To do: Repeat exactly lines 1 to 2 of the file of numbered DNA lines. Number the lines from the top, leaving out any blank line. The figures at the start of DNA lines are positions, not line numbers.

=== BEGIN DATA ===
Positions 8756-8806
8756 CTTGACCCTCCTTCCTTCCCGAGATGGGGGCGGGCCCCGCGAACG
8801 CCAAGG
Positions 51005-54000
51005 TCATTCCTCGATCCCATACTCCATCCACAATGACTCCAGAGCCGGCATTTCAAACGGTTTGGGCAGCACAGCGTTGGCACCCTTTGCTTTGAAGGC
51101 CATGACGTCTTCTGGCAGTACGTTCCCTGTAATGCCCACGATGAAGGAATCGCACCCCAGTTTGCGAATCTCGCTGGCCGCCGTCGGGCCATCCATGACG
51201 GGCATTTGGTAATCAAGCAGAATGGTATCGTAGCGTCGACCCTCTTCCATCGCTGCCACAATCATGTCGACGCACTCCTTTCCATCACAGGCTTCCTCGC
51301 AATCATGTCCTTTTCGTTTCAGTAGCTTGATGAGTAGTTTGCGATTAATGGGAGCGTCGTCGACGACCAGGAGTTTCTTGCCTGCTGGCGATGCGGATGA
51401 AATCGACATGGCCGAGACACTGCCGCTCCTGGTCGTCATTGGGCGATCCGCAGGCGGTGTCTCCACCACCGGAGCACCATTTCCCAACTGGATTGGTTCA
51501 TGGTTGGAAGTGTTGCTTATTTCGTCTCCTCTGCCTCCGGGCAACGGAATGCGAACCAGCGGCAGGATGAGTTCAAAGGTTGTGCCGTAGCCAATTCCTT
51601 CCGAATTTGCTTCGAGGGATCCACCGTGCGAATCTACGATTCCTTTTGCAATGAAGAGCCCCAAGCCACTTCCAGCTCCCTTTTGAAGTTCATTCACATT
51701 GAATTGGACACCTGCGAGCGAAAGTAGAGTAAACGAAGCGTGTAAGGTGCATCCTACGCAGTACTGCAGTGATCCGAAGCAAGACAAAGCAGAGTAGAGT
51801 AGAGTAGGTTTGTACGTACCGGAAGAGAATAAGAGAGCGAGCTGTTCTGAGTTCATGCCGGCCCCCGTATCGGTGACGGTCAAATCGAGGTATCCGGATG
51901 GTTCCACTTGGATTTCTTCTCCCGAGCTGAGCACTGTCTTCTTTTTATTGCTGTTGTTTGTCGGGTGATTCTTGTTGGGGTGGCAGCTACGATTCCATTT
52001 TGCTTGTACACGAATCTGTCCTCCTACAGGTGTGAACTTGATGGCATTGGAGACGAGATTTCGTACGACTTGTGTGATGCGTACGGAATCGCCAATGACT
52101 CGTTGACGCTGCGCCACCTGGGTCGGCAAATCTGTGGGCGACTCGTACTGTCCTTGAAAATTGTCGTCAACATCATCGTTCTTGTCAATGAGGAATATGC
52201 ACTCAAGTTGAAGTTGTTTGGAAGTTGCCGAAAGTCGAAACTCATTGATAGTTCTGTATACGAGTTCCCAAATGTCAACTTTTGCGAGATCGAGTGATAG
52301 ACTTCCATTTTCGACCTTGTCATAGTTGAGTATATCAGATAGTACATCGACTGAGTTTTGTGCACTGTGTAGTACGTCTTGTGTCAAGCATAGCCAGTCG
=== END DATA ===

Positions 8756-8806
8756 CTTGACCCTCCTTCCTTCCCGAGATGGGGGCGGGCCCCGCGAACG